Metta,

    Perry

  6. #6

    Re: Soto Texts

    Quote Originally Posted by AtomicSpud
    Hello friends,

    I'm currently looking for an English translation of the S?t?sh? nikka gongy? seiten and/or the S?t?sh? gy?ji kihan. I have reason to believe that Rev. Kuchima at the Zenshu-ji Soto Mission is the man I need to talk to, but it appears that he's all kinds of busy.

    I know that most all of you are much farther down the path than I am; if any of you have come across a copy, could you please point me to where I need to go?

    Thank you for your help, and much Metta,

    Perry
    Well, I'd guess that only a minority of Soto Sangha in the West really use those.

    The "S?t?sh? gy?ji kihan"(Standard Observances of the Soto Zen School) is really a manual for priestly ritual, decorum and the details of the performance of ceremonies (the table of contents alone is about 45 pages!). It is not available online, and I do not know if the Soto-shu would make it generally available. It is not really something of interest to the general reader anyway, assuming that you won't be maintaining your own monastery or parish temple!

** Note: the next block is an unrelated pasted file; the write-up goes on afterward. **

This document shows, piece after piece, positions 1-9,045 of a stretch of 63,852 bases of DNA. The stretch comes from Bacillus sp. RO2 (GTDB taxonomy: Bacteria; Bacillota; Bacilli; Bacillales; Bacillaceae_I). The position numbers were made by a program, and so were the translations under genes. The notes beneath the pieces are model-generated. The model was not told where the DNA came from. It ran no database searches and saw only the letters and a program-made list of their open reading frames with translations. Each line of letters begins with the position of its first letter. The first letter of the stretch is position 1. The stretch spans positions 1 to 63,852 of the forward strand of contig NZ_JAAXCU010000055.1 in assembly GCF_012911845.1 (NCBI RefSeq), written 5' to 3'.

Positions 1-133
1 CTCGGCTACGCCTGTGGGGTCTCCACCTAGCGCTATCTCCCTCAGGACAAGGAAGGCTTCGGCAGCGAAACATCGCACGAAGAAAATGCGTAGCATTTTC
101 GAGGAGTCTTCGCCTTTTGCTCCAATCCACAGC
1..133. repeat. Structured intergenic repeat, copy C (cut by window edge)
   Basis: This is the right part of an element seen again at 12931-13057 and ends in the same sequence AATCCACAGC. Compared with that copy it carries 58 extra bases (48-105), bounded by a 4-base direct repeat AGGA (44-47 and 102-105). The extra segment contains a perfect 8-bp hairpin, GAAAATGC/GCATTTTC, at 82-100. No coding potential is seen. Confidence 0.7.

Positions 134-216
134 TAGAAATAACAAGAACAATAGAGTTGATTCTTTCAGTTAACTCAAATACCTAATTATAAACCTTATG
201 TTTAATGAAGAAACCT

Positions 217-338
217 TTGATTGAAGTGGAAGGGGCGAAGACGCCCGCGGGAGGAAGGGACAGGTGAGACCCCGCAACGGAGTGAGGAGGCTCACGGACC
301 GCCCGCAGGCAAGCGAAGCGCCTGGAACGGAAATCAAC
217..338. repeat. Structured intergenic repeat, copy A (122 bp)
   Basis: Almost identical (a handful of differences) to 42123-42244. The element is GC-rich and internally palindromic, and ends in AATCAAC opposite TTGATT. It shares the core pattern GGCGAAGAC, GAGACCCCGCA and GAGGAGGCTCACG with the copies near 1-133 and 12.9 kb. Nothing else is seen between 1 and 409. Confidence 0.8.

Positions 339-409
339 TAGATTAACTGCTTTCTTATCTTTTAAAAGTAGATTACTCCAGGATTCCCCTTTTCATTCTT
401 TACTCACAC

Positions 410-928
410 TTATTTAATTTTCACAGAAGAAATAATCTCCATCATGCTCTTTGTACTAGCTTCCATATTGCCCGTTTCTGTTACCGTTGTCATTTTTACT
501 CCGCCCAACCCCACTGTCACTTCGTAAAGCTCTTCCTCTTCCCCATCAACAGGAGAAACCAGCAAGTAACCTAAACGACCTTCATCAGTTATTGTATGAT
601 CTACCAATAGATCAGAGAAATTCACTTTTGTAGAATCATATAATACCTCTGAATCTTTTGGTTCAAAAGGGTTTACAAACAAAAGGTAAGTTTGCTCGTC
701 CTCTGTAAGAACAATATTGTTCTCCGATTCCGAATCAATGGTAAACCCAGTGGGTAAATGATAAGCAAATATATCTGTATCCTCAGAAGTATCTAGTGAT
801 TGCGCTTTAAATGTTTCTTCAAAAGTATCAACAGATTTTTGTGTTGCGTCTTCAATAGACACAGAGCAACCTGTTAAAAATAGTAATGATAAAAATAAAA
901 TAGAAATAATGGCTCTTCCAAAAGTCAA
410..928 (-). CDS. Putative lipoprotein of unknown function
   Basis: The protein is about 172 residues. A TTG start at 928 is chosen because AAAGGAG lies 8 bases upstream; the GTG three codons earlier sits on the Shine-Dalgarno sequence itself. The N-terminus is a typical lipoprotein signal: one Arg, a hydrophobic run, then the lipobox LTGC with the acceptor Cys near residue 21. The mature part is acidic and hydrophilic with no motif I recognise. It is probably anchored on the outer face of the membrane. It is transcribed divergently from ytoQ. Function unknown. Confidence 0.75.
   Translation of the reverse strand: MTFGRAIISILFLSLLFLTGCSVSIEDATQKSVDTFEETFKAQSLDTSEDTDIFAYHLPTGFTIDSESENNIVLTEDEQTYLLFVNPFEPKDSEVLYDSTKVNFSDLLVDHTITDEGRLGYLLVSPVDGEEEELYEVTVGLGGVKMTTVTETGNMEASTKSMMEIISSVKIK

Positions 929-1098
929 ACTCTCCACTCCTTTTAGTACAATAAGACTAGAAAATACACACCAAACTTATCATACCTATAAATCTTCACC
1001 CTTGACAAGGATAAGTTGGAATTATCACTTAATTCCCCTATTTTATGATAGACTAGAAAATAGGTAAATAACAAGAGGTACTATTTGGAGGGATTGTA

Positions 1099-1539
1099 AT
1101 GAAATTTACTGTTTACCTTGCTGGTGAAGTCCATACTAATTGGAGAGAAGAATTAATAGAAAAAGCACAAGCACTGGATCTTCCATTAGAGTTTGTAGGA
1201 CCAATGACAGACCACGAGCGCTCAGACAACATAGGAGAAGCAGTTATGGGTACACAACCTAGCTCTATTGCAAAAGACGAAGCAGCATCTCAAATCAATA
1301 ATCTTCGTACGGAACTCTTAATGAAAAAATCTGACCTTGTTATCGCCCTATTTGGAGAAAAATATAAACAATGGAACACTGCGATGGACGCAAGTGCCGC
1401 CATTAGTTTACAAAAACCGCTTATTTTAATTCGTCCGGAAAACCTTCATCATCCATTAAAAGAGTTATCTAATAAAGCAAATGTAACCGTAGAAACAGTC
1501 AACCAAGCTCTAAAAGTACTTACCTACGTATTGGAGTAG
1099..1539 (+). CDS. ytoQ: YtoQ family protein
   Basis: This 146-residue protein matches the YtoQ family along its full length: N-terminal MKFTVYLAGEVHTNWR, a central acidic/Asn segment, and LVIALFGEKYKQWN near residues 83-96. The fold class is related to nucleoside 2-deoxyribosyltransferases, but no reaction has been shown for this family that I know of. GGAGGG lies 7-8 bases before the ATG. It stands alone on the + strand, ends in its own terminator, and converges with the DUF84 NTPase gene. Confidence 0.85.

The "S?t?sh? nikka gongy? seiten" (Soto School Scriptures for Daily Services and Practice) is a more useful text, and is already available online (or at least, the older version was) and in book form. It contains most of the chants we recite here (the Heart Sutra, the Identity of Relative and Absolute, Meal Chants and others). However, most Soto Sangha I know have adapted their own translations, or used translations by other sources (such as Kaz Tanahashi) because the Soto-shu translations are a bit ... well ... stodgy in some parts. I also removed some esoteric elements, Dharani and some phrasing which did not speak to my heart. Most Soto Sangha in the west do not employ all the chants (for example, only some might daily perform ... if they maintain a temple kitchen ... the Sutra Chanting For Tutelary Deities (chinju fugin) and Sutra Chanting For Idaten (idaten fugin), which are not strictly Buddhist figures, but more protective deities of the hearth).